Detections of methane on Mars have excited scientists because, on Earth, the gas is often produced by microbes – its presence could indicate that similar life was, or is, present on the red planet.
There are potential geological processes that could produce methane too, but even before identifying the source of the gas on Mars, scientists have been trying to solve another mystery.
The detections of methane aren’t consistent. Some instruments, such as on NASA’s Curiosity rover, have repeatedly detected the gas above the surface of the Gale Crater. Another, on ESA’s (European Space Agency) orbiter, hasn’t found any traces of methane higher up in the Martian atmosphere.
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Aboard the Curiosity rover is an instrument called the Tunable Laser Spectrometer (TLS) which has detected varying amounts of methane – from less than one-half part per billion “equivalent to about a pinch of salt diluted in an Olympic-size swimming pool” to up to 20 parts per billion.
The issue isn’t be one of design or malfunction.
The TLS instrument is so precise it has been licensed for use in industrial systems and fighter aircraft to monitor for gas levels.
ESA’s ExoMars Trace Gas Orbiter is “designed to be the gold standard for measuring methane and other gases over the whole planet”, explained NASA, and yet it – contrary to all expectations – was finding no methane at all.
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“When the Trace Gas Orbiter came on board in 2016, I was fully expecting the orbiter team to report that there’s a small amount of methane everywhere on Mars,” said Chris Webster, who leads the TLS instrument for NASA.
“When the European team announced that it saw no methane, I was definitely shocked,” he added.
The TLS team checked to see if the rover was releasing the gas itself somehow.
“We looked at correlations with the pointing of the rover, the ground, the crushing of rocks, the wheel degradation -you name it. I cannot overstate the effort the team has put into looking at every little detail to make sure those measurements are correct, and they are.”
At this point, John Moores, a scientist from York University in Toronto proposed a counter-intuitive solution.
“I took what some of my colleagues are calling a very Canadian view of this, in the sense that I asked the question: ‘What if Curiosity and the Trace Gas Orbiter are both right?'” Moores said.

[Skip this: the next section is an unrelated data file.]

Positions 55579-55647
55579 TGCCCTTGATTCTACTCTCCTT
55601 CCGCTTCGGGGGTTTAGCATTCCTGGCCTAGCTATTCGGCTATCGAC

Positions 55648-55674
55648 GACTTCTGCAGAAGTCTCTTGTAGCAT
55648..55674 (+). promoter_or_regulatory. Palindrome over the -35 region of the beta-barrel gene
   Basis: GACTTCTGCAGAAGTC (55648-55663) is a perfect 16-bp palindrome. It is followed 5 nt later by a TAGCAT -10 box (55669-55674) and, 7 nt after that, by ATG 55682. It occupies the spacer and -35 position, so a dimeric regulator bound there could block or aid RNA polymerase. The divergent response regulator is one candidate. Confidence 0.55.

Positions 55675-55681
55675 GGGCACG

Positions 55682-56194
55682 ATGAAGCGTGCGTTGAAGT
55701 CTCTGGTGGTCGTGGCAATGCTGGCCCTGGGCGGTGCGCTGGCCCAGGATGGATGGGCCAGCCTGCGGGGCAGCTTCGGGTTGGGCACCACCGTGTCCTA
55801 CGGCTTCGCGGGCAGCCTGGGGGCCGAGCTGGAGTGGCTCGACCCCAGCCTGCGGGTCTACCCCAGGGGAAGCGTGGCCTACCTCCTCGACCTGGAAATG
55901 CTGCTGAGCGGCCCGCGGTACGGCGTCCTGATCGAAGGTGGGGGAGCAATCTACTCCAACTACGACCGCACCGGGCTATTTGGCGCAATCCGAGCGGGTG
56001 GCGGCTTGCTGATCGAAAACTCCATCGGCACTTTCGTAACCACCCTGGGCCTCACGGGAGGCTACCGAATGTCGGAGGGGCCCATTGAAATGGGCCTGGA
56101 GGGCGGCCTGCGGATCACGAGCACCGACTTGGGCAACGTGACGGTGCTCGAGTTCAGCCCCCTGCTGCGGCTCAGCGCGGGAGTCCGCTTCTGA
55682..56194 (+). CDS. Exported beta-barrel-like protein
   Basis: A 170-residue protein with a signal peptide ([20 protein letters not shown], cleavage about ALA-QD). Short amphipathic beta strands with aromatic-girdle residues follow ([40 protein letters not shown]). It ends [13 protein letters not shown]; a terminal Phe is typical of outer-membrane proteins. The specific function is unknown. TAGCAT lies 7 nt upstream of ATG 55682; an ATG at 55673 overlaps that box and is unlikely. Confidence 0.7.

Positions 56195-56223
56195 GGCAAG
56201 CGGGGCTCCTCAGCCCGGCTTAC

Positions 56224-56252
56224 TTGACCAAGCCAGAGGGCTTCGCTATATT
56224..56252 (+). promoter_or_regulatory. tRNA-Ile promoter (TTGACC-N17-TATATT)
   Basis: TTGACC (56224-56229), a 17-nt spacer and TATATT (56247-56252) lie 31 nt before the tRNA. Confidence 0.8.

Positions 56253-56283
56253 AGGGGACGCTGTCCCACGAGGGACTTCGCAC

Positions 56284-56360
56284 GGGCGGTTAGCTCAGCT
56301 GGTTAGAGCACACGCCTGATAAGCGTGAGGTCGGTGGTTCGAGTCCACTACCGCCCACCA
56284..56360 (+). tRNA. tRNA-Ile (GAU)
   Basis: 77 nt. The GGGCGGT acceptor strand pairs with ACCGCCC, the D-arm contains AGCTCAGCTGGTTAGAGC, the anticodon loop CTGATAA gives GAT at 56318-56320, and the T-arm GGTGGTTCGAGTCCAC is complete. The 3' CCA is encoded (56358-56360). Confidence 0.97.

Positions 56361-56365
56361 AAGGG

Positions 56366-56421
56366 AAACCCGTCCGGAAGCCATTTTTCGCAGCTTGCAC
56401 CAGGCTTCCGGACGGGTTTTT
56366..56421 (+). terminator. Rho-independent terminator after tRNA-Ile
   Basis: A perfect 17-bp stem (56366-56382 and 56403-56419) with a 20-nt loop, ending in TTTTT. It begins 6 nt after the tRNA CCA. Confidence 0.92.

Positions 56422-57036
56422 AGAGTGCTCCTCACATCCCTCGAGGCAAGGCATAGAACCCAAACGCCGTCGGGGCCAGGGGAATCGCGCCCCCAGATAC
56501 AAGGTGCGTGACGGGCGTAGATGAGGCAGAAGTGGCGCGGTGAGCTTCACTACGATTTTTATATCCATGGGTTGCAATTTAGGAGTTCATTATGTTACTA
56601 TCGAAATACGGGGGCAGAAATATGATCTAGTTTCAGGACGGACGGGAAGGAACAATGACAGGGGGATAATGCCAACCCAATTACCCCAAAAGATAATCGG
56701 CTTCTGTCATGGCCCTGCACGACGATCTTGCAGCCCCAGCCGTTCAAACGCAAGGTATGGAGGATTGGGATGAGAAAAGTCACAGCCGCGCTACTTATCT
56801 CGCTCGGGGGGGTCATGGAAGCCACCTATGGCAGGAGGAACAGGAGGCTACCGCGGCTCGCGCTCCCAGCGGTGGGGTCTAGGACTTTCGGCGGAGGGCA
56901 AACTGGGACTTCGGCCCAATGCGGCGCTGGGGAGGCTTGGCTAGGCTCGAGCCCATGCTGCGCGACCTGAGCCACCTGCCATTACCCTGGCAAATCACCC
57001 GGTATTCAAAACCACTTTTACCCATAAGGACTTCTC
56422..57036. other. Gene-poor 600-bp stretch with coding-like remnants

Working with the Curiosity team, Moores hypothesised that the discrepancy between the measurements came down to the time of day they were taken.
The TLS, they realised, operates mostly at night when Curiosity’s other instruments are sleeping. As the Martian atmosphere is calm at night, any methane seeping up from the ground builds up near the surface.
The orbiter however depends on sunlight to pinpoint trace gases about 5km from the planet’s surface. As the atmosphere is more active during the day, any methane present would have been diluted to undetectable levels.
Experiments quickly confirmed that this was the case, but another mystery remained even beyond the origin of the methane: Why was it disappearing?
Methane is a stable molecule. Even without a protective atmosphere, it is expected to last for 300 years on Mars before solar radiation tears it apart.
If it is constantly seeping from all craters on the planet – something which researchers believe, as there is apparently nothing geologically unique about the Gale Crater – then there should be enough in the atmosphere for the orbiter to detect.
The researchers are now experimenting to see whether “very low-level electric discharges induced by dust in the Martian atmosphere could destroy methane, or whether abundant oxygen at the Martian surface quickly destroys methane before it can reach the upper atmosphere”.
“We need to determine whether there’s a faster destruction mechanism than normal to fully reconcile the data sets from the rover and the orbiter,” Webster said.
After that, the team can try and figure out where the methane is coming from.